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Jul. 4, 2024 Research Highlight Biology

Midbrain dopamine neurons can retain short-term memories

Dopamine neurons in the midbrain are involved in higher cognitive functions in addition to their role in the reward system

image of a neuron

Figure 1: A computer illustration of a dopamine neuron. RIKEN researchers have shown that dopamine neurons in the ventral tegmental area encode short-term memories. © KATERYNA KON/SCIENCE PHOTO LIBRARY

Dopamine neurons in the midbrain are involved in storing short-term memories—a function previously thought to be conducted solely in the prefrontal cortex—two RIKEN neuroscientists have shown1.

Salivating over a chocolate donut and then sinking your teeth into it releases the reward chemical dopamine in your midbrain. That is one reason why it is so hard to resist such high-calorie fare—even when you know that a salad would be a much healthier choice.

Dopamine is well known for being a key component of the brain’s reward system, and it is does this in animals as simple as insects. But dopamine is increasingly being recognized as playing a role in the higher cognitive functions (for example, short-term memory and decision making) of people and other mammals.

This area fascinates Shigeyoshi Fujisawa of the RIKEN Center for Brain Science (CBS). “The higher cognitive functions of humans are one of the most mysterious areas of neuroscience,” he says. “In particular, how neural networks support higher cognitive functions is a very intriguing question. I’m interested in clarifying these mechanisms.”

Neurons that release dopamine in the midbrain region known as the ventral tegmental area have been shown to be involved in short-term memory, but their responses are thought to be too slow to store short-term memories.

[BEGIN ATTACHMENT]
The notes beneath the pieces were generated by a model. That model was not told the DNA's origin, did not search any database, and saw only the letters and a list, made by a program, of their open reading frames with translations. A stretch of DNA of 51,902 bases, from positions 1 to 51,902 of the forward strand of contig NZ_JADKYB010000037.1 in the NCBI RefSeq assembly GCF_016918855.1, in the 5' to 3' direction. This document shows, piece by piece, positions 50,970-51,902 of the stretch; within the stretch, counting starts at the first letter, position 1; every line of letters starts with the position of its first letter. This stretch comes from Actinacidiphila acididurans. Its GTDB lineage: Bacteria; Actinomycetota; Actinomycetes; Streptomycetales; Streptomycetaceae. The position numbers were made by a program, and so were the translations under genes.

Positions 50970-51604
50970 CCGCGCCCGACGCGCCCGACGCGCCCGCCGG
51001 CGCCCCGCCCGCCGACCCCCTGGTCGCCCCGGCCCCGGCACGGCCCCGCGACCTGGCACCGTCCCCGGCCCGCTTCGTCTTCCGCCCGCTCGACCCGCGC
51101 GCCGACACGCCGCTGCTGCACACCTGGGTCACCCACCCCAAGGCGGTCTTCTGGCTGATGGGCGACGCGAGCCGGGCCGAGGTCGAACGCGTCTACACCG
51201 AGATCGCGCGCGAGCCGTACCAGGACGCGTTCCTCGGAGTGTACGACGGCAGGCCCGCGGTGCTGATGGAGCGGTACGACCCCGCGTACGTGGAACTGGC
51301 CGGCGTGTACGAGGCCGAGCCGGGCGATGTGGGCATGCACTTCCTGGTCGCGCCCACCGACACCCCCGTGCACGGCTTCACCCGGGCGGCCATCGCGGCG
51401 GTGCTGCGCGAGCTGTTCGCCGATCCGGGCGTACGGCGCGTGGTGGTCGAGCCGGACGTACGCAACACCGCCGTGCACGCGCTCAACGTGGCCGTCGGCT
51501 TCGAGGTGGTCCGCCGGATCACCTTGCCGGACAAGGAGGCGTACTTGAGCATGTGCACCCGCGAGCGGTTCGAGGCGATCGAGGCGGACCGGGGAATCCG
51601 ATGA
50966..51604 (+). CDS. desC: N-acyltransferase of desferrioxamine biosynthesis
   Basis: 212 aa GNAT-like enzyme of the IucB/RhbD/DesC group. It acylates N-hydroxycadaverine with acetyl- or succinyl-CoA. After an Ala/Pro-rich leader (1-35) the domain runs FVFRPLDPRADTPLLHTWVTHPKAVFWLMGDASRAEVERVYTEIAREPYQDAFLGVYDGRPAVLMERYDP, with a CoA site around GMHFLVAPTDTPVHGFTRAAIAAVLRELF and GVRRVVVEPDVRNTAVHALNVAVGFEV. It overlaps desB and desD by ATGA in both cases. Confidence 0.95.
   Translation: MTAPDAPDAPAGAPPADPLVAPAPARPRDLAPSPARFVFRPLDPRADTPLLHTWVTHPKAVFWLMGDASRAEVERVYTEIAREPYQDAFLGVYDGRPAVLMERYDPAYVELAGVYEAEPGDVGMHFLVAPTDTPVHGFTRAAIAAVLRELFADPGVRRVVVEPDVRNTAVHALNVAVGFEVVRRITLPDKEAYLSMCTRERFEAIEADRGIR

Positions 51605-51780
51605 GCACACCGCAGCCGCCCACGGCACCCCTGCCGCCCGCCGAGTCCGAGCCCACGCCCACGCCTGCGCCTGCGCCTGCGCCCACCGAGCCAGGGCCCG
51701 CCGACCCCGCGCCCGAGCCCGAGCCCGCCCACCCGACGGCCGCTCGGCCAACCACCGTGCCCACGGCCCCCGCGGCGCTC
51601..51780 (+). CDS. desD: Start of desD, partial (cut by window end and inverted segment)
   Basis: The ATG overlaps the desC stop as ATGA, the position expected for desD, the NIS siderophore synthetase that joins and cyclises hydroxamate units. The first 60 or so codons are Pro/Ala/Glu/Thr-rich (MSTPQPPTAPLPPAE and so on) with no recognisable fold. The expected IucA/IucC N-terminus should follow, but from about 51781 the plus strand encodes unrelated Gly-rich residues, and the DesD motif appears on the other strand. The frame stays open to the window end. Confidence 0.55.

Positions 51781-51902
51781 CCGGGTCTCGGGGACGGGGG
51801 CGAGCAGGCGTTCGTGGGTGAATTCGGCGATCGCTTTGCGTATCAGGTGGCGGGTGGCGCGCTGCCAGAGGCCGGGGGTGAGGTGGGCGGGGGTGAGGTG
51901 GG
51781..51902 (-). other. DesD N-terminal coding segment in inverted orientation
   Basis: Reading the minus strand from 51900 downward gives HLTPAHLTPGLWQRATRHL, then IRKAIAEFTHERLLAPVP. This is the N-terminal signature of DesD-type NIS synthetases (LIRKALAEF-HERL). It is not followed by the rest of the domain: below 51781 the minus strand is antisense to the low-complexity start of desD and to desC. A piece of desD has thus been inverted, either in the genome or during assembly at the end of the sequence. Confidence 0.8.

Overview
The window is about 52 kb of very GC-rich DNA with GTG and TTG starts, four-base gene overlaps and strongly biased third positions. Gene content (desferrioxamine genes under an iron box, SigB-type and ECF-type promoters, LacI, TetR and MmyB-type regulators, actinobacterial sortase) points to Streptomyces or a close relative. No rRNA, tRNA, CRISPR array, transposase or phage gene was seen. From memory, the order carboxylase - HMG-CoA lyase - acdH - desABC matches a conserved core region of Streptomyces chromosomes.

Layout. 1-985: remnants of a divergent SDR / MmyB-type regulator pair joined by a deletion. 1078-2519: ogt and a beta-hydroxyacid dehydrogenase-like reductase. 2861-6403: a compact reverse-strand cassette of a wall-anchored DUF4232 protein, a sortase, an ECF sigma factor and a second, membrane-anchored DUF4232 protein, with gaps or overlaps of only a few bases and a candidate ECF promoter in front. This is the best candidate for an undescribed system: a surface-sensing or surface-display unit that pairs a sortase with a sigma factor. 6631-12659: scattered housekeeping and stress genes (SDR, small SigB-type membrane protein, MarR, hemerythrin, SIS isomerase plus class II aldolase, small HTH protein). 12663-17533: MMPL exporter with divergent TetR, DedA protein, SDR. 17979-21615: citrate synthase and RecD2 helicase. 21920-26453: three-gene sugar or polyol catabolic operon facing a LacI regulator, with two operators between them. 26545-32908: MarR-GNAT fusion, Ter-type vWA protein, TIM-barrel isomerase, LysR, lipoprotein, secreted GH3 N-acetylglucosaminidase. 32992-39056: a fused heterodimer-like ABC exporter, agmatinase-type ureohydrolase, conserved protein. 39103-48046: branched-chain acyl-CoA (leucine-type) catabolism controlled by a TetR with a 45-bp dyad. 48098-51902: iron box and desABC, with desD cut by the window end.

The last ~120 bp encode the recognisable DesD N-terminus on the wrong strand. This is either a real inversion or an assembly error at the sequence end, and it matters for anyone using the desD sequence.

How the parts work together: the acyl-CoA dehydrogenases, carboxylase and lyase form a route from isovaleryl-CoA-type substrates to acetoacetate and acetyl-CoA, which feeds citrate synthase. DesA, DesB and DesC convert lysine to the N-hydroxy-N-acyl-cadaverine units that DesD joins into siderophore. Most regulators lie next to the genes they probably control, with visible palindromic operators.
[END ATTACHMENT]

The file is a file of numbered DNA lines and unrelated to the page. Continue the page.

Fujisawa and Vasileios Glykos, also of the CBS, explored this question by studying mice in a maze. “What the midbrain dopamine neurons encode during working memory was unknown,” says Fujisawa. “That is why we were interested in discovering how dopamine is involved in memory encoding during a working-memory task.”

The pair placed mice in a passage leading to a T-intersection with arms to the left and right. They trained the mice to associate a visual cue on the left with a reward in the left arm, and vice versa. Because the visual cue was presented some distance before the branch, the mice had to rely on their short-term memories.

Observation of light emitted by active neurons in the ventral tegmental area revealed that different patterns of dopamine neurons lit up depending on whether the reward was in the left or the right arm (Fig. 1). This indicated that dopamine in the midbrain does indeed encode some short-term memory information.

“This type of neuronal computation is supposed to occur in the prefrontal cortex, but we found that the midbrain is also involved,” says Fujisawa.

The findings may have implications for understanding degenerative neurological disorders like Parkinson’s disease. “In Parkinson’s disease, midbrain dopamine neurons die off, which causes problems with movement,” says Fujisawa. “But the condition can also affect higher cognitive functions, which may be related to the death of midbrain dopamine neurons.”

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  • 1. Glykos, V. & Fujisawa, S. Memory-specific encoding activities of the ventral tegmental area dopamine and GABA neurons. eLife 12, RP89743 (2024). doi: 10.7554/eLife.89743.2